FRANKFURT (Reuters) - Deutsche Bank AG (DBKGn.DE) will review its strategy and profit targets next year and may sell its Postbank-branded DPBGn.DE retail unit, in a major reversal as a hoped-for turnaround in profitability slips out of reach.
The bank said on Thursday it would update strategic targets in 2015 as its three-year-old plan came to an end, heralding an overhaul of the roadmap that aimed to make it Europe’s last investment bank with a global footprint.
The bank’s comments come after Manager magazine said Deutsche was considering a possible Postbank sale. Two people close to the bank’s strategic thinking, who declined to be named, confirmed it was mulling the sale of the retail network.
Germany’s biggest lender said it would be irresponsible to speculate on the sale of any business and declined further comment.
The magazine said big shareholders including the Qatari royal family, with 5.8 percent, had expressed displeasure with progress in the group’s turnaround led by co-Chief Executives Anshu Jain and Juergen Fitschen.
No-one could be reached for comment at the public relations agency which deals with matters relating to the Qatar royal family.
Manager said the shareholder disquiet could lead Deutsche to make changes including the sale of its Postbank division, purchased between 2008 and 2009. Spain’s Banco Santander (SAN.MC) would be an interested buyer, the magazine said.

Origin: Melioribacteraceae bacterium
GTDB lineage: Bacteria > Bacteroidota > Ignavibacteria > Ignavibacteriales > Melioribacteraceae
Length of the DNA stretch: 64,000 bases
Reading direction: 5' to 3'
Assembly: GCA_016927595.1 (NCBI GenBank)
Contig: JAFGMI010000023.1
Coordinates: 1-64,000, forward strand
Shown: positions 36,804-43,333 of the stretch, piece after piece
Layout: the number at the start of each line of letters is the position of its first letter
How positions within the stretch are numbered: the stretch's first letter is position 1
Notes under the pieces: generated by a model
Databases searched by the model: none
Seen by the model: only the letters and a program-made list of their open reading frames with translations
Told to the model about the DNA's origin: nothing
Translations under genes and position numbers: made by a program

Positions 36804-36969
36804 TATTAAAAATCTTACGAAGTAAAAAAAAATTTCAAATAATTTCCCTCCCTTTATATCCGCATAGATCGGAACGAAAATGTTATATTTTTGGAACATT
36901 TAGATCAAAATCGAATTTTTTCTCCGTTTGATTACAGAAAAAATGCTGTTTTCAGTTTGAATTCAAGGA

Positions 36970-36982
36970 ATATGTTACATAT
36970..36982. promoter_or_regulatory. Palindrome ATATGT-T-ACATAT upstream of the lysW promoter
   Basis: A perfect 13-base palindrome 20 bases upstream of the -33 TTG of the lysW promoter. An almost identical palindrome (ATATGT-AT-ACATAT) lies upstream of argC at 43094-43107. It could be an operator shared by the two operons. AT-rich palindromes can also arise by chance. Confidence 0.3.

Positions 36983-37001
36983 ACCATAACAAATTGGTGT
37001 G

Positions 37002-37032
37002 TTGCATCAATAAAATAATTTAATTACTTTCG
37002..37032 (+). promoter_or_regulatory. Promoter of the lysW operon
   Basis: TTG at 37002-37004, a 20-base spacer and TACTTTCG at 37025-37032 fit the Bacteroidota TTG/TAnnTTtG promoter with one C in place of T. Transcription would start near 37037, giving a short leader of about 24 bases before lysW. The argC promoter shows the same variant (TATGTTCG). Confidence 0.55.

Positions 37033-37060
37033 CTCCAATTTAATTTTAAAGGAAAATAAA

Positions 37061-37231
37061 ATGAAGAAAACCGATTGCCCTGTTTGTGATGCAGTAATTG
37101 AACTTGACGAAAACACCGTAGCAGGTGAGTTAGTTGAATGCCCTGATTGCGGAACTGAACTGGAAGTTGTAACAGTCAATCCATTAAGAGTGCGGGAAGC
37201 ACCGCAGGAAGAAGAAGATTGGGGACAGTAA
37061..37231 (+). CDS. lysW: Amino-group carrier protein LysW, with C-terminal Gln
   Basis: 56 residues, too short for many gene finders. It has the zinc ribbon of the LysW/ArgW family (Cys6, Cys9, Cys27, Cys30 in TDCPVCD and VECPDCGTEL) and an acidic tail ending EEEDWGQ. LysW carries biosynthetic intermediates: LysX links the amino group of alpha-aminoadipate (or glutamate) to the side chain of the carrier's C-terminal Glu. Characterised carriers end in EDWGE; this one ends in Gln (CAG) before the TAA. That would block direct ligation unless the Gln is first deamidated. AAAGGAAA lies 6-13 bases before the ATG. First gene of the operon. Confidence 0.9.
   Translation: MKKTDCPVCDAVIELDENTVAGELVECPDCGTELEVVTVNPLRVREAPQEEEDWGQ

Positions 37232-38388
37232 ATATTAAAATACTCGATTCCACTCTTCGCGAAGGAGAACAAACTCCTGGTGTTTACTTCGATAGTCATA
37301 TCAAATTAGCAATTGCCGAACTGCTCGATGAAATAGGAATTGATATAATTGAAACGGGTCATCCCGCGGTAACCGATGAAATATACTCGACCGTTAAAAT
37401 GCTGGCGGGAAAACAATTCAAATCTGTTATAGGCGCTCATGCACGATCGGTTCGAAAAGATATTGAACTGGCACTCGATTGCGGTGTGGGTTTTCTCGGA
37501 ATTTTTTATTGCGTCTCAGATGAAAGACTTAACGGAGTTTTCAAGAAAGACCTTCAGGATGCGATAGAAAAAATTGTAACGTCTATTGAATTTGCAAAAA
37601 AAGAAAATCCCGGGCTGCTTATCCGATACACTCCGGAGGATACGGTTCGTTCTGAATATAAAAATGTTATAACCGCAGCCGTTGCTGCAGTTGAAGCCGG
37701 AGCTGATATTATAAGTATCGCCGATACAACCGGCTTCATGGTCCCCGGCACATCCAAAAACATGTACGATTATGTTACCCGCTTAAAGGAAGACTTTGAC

Santander declined to comment.
A sale of Postbank, purchased as Europe reeled under the financial crisis, would represent a major reversal for the bank, which had sought to diversify its earnings away from volatile investment banking.
Overhauling the group’s profit targets, unveiled in 2012 and diluted once already in 2014, would also represent a major setback for Jain and Fitschen, who have had to contend with heavy costs for fines and settlements for activities.
The targets have slipped increasingly out of reach, leaving investors frustrated. They have seen returns diluted by a $12 billion rights issue this year as Deutsche restocked its balance sheet ahead of European stress tests.
Deutsche’s return on equity of less than 3 percent in the first nine months of this year was well below the 12 percent it aims to reach in 2016 and a far cry from the 20 percent returns enjoyed before the crisis.
Deutsche’s investment banking strategy calls for it to vacuum up activities abandoned by retreating European competitors. But with interest rates set to remain at record lows for some time in Europe, the plan has turned into an expensive waiting game for investors.
Shares in the bank, which dropped on Tuesday to a two-month low and which in October fell to their lowest since 2012, were up 3.3 percent by 1147 GMT versus a 2.1 percent rise in the European sector .SX7P.
But the shares have fallen 23 percent this year compared with a 4 percent fall in the sector.
Additional reporting by Amena Bakr in Doha; Editing by Arno Schuetze and David Holmes